"She thought the freaks might be on her side," Hiro said. "But it looks like they're not on anyone's side."
Frizz shook his head. "But what if we're wrong? Do you want to make the same mistake twice, Aya?"
He was staring at her, Hiro too, like she was responsible for the whole world's safety. But it was still her story, she supposed. Right or wrong, history would remember Aya Fuse as the one who'd kicked it.
She sighed. "Okay. Before we do anything, let's make absolutely sure. We have to take a closer look."
Down in the pit, three lifting drones had gathered around the newly constructed missile.
Stretching out their metal fingers, they gently tipped it over onto its side, carrying it out of the factory and into the night.
Aya scanned the darkness, but saw nothing except for the crooked shapes of girders thrusting from the ground. "No one's around."
"Those drones must be automatic," Hiro said. His night-black hand stretched out a finger. "Look where they're headed."
In the distance was a taller building. A lot more solid than the tents, it was shrouded in darkness.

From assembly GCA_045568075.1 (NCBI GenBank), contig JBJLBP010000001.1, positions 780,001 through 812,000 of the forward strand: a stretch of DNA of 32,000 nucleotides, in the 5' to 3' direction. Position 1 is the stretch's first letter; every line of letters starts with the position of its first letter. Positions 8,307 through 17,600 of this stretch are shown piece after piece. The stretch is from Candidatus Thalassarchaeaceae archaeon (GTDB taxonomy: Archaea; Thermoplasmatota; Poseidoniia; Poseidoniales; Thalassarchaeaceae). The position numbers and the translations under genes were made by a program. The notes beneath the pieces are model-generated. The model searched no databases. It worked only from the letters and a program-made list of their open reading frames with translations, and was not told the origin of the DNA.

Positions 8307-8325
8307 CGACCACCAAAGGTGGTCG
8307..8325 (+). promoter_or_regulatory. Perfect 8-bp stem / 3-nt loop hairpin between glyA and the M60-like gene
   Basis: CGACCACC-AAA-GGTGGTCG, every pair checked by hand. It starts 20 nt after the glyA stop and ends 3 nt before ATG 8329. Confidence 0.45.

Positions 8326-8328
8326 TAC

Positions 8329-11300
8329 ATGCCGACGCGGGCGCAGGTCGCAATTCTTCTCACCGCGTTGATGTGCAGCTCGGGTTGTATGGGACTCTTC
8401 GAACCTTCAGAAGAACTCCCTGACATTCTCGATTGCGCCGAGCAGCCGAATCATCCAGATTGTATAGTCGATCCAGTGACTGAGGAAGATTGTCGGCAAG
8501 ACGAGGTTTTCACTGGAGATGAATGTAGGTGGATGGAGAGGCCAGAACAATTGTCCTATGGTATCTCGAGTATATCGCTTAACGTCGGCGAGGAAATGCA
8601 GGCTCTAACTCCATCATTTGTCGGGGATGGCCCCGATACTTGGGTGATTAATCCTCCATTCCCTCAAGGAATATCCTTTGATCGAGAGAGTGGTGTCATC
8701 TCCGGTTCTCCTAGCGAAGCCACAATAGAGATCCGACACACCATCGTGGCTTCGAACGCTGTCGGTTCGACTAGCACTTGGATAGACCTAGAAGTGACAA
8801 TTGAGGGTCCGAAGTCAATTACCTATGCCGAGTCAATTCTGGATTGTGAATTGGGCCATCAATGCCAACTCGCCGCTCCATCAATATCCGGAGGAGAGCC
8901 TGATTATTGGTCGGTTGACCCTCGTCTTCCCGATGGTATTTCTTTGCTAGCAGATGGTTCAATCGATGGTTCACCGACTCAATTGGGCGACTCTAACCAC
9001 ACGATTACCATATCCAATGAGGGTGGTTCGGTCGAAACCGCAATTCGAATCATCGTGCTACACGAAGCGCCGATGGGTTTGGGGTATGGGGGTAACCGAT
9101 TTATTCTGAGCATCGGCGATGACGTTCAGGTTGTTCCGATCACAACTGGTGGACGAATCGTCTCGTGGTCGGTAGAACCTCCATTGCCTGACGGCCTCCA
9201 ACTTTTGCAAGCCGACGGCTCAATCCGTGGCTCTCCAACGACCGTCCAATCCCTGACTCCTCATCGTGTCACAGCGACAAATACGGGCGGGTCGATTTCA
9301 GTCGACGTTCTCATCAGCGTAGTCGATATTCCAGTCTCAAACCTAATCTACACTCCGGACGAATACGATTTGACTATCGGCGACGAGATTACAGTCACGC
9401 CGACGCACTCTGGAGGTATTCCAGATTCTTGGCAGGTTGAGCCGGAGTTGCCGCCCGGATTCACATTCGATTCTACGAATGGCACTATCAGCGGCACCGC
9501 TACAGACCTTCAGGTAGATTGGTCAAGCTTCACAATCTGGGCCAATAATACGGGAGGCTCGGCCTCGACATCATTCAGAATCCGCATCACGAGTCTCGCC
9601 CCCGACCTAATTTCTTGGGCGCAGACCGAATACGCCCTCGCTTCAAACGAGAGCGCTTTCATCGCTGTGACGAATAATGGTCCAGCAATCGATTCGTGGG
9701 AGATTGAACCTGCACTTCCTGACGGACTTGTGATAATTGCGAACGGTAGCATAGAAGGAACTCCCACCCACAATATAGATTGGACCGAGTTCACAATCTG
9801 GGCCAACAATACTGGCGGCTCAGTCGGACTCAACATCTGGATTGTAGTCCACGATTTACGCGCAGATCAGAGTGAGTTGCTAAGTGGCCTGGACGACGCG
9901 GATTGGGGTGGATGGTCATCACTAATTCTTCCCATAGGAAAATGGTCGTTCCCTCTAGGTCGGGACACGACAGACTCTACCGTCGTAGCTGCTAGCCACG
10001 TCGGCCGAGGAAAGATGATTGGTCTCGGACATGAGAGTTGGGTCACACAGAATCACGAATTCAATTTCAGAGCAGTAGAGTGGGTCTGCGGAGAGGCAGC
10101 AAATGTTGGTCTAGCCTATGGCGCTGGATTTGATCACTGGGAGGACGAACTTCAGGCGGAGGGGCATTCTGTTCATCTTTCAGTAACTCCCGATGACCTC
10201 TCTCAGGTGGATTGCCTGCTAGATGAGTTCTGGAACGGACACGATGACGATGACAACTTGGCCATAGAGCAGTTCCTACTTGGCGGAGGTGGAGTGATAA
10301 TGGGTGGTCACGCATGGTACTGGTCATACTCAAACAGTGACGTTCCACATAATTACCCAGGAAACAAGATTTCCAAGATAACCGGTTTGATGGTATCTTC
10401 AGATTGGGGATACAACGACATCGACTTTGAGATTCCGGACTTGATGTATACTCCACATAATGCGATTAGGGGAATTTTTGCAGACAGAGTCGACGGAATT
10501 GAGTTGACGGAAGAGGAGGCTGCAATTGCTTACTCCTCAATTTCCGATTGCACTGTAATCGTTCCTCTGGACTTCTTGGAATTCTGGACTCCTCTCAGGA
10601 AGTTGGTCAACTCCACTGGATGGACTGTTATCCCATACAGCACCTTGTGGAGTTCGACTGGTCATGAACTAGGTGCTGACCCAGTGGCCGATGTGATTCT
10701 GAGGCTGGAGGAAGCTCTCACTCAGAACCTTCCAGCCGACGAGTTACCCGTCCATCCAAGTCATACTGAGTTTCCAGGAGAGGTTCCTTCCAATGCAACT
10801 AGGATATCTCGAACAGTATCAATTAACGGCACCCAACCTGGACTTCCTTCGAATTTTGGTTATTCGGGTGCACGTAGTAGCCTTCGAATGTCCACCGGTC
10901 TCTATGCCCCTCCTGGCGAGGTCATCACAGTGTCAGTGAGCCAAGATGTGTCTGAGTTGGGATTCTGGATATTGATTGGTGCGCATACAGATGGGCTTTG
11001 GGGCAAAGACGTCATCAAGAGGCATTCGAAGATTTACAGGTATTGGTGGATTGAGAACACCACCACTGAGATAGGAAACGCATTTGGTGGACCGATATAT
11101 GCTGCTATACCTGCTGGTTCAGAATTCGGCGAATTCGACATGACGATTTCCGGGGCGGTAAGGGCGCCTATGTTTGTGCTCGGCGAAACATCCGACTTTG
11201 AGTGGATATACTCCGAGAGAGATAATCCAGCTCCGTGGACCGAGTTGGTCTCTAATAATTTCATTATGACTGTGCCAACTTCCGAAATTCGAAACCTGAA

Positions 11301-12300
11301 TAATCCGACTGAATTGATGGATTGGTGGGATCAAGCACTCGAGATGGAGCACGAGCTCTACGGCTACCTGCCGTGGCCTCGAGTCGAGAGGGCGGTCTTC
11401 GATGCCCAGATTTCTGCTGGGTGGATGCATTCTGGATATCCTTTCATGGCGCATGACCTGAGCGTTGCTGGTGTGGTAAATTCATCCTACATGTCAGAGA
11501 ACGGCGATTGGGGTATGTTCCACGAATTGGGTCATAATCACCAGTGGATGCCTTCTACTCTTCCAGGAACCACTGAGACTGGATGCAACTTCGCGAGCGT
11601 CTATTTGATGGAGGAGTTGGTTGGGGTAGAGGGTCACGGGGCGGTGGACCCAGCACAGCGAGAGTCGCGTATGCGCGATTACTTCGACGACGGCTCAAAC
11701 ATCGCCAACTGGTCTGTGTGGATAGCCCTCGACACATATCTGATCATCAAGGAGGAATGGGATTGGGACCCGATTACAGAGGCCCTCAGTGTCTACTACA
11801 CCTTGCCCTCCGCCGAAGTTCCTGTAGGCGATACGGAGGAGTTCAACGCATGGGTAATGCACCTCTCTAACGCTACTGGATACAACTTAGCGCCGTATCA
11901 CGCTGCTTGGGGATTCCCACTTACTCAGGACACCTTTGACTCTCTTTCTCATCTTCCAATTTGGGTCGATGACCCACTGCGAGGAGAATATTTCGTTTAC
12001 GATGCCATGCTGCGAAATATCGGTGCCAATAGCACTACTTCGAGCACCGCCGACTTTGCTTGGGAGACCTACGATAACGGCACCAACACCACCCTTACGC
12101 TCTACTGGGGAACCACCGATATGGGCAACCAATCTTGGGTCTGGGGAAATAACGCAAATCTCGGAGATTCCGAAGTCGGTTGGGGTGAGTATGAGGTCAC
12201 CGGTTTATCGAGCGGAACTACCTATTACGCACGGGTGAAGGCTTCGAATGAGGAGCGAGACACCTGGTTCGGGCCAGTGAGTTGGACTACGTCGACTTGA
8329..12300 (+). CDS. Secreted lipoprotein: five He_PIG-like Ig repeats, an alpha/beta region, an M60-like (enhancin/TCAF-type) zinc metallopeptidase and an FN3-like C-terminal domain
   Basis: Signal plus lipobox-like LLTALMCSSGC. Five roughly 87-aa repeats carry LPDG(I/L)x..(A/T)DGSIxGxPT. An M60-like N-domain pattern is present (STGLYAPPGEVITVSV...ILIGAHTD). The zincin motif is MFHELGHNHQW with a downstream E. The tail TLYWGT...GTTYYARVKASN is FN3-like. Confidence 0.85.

Hiro glided ahead, and Aya and Frizz took hold of Moggle. The hovercam towed them through the girders, staying low to the ground.
"It's kind of weird how few people we've seen," Frizz said.
"Mosquitoes, I guess," Aya said. "If we weren't in these suits, we'd have been eaten right now."
"Maybe so. But you'd think anyone planning to nuke the world wouldn't mind using a little bug spray."
Aya remembered what she'd seen from the hovercar - lots of inhumans braving the wind and rain, pushing their way through the girders. But on this still night no one was outside. Were they all busy making weapons?
As they neared the darkened building, the lifting drones slowly angled the missile upright again.
Two huge doors swung open, revealing a vast space within. Orange worklights spilled out across the hard-packed dirt.
The drones carried the missile inside.
The three of them floated to the edge of the huge doorway and peered in.
"Nothing but a bunch of parts," Hiro said softly. "No people, as far as I can see."
The doors began to swing closed.
"What do we do?" Frizz asked.